Halloween is usually a favorite holiday for kids – candy, costumes, parties at school – what’s not to love? But for a child with autism, Halloween holds the potential for anxiety and irritation – itchy costumes anyone? Everything is “out of the norm” and most kids with autism thrive on routine. Our team here at Healing Haven incorporates the holiday into our therapy to help our kids learn to enjoy Halloween. So we’ve compiled some tips for families navigating Halloween and autism, to help you and your child have a wonderful, and not frightful, holiday!
Make the Unknown Known
Talk to your child about Halloween for a few weeks ahead of time so when the day comes it’s not a surprise. Show pictures of kids in costumes, download social stories about Halloween, play videos of children trick-or-treating, etc. If you create a social story and have pictures of your kid(s) from past years, that can help to remind them of what this holiday is about.
Practice Wearing Their Costume
By having a “dress rehearsal” you can help your child adjust to the uniqueness of wearing a costume. Costumes can make you hot, be itchy, feel tight. If their costume has a mask, they may struggle with seeing and hearing, make them sweat and their head itch. Costume practice is an element we incorporate into our therapy. We ask parents to send in their child’s costume a week ahead of time so we can work with them to tolerate it. For children with severe sensory issues, maybe make something homemade out of their clothes. For example, a black cat using black leggings with a tail attached to the back, and a black long sleeve t-shirt is super easy. But in the end, it’s also OK if your child just refuses to wear a costume at all. Get them a Halloween t-shirt and call it good!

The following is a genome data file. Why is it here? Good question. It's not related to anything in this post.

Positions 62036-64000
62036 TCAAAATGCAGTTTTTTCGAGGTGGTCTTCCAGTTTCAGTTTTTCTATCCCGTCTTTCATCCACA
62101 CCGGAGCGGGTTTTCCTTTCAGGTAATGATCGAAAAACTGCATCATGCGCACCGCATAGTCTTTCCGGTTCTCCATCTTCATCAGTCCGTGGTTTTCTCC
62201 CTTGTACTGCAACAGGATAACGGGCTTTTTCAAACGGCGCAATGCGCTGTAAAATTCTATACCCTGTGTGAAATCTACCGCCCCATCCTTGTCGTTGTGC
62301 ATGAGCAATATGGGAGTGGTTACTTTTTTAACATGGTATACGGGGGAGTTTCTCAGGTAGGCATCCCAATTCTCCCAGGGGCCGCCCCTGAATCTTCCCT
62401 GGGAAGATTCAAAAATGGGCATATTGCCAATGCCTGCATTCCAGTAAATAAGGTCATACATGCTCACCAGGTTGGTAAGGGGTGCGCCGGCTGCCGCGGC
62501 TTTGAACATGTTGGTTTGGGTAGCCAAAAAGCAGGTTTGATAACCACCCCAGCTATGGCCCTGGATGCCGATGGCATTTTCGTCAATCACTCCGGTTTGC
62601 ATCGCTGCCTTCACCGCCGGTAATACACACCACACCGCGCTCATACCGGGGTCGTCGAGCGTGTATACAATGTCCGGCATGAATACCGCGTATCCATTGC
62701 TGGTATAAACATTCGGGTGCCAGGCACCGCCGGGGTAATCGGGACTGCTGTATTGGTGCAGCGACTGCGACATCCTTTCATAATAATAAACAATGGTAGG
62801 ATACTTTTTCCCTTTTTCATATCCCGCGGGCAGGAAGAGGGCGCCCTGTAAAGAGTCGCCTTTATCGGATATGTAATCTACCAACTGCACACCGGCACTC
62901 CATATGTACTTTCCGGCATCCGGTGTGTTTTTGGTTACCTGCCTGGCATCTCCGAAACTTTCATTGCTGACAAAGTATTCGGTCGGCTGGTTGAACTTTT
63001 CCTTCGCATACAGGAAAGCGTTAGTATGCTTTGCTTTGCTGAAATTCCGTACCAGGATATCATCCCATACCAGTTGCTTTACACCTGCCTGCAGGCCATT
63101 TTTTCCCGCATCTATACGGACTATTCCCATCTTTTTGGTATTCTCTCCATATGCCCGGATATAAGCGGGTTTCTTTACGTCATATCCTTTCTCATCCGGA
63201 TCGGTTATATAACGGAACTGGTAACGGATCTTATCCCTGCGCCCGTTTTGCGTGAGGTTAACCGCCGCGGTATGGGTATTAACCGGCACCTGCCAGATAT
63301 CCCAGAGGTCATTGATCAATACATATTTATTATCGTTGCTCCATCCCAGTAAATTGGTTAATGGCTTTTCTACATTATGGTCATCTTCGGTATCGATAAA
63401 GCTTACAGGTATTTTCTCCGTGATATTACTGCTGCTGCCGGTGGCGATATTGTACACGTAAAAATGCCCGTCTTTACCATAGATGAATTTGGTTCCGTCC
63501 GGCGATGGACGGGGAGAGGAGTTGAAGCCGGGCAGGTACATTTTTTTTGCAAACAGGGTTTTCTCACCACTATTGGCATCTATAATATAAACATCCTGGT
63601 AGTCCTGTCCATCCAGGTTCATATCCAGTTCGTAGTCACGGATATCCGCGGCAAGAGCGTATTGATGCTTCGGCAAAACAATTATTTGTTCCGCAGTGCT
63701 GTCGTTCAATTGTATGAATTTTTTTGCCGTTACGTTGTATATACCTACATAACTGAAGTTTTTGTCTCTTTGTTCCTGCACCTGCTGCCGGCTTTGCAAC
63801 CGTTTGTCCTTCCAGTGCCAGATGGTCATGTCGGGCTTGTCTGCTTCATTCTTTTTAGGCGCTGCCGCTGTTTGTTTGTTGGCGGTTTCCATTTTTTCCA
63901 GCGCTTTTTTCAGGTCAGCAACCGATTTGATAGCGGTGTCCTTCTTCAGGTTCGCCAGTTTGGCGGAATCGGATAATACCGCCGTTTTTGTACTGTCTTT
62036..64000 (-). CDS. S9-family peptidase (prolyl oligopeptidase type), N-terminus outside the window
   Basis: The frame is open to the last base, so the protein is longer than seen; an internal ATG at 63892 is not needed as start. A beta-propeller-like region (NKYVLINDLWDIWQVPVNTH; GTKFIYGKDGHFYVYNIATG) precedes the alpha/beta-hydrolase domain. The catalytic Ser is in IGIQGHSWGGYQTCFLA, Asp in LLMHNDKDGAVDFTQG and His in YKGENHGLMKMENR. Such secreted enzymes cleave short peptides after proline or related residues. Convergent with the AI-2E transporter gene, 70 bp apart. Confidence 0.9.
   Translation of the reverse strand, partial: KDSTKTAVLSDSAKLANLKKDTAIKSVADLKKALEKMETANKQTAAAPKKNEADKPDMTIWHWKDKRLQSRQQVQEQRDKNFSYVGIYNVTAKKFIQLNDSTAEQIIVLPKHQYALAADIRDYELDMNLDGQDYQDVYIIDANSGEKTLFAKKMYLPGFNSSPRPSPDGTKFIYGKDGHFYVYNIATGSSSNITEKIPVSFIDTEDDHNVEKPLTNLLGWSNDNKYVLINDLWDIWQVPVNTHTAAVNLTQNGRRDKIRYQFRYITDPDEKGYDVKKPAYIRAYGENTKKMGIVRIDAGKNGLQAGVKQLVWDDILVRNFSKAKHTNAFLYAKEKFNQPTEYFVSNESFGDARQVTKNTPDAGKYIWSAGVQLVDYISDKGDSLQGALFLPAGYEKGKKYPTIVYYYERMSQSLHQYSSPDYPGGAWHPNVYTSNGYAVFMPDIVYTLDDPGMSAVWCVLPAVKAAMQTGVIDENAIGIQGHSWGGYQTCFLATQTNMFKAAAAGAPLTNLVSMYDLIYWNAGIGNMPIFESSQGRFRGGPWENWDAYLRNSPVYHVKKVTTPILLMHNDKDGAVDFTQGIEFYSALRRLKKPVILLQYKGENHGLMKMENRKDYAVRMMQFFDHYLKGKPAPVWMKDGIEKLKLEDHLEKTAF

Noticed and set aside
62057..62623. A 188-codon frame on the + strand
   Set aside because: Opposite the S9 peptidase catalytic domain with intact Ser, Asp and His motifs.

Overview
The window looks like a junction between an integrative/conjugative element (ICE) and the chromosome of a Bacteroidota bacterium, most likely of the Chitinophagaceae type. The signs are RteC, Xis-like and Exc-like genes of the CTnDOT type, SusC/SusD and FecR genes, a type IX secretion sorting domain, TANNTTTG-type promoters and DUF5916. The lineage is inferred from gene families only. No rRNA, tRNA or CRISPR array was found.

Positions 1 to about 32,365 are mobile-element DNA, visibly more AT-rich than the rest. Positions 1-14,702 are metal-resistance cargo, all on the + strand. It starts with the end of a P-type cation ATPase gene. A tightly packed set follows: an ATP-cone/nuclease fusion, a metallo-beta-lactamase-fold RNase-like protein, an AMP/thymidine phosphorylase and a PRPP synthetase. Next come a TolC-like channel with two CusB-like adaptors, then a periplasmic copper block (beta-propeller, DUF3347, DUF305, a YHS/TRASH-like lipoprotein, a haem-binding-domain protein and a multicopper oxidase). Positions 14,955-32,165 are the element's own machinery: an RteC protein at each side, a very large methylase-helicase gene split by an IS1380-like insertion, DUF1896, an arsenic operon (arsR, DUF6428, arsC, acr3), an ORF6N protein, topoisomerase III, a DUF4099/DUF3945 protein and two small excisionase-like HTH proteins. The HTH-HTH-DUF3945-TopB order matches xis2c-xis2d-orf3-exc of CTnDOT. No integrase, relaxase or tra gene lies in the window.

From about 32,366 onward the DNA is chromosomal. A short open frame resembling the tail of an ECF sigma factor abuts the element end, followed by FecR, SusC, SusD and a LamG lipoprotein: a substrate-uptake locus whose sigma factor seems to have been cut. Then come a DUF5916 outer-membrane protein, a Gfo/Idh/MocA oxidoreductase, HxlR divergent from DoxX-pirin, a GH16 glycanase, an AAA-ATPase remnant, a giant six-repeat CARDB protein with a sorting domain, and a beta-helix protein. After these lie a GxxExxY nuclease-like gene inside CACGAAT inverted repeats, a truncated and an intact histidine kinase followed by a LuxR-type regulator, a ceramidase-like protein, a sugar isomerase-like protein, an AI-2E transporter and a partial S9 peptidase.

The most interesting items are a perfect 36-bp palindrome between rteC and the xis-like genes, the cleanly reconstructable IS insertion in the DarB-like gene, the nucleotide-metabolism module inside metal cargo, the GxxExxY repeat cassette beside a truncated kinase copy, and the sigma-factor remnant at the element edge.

Do a Neighborhood Walk Through
You know the houses who have the large inflatable Frankenstein, or have skeletons hanging all over their porch. A walk through your neighborhood at night – or the area you plan to trick-or-treat, can be helpful to check out the decorations. Doing this helps you plan for any houses you might want to avoid if your child may find it scary. And if you’re walking in your neighborhood, ask your neighbors if they are planning to dress up and scare trick-or-treaters. You may want to avoid their house too!
Teaching your child with autism about the rules of trick-or-treating is an important part of Halloween prep. By going through the steps of how trick-or-treating works, you will help them feel more comfortable and confident. When you think about it, this is a strange tradition we have of knocking on someone’s door and getting candy. And some kids who are obsessed with rules, may find it difficult to accept this deviation in the rule of never taking candy from strangers. If they struggle with this, you may need to focus your Halloween adventures to just the houses you know.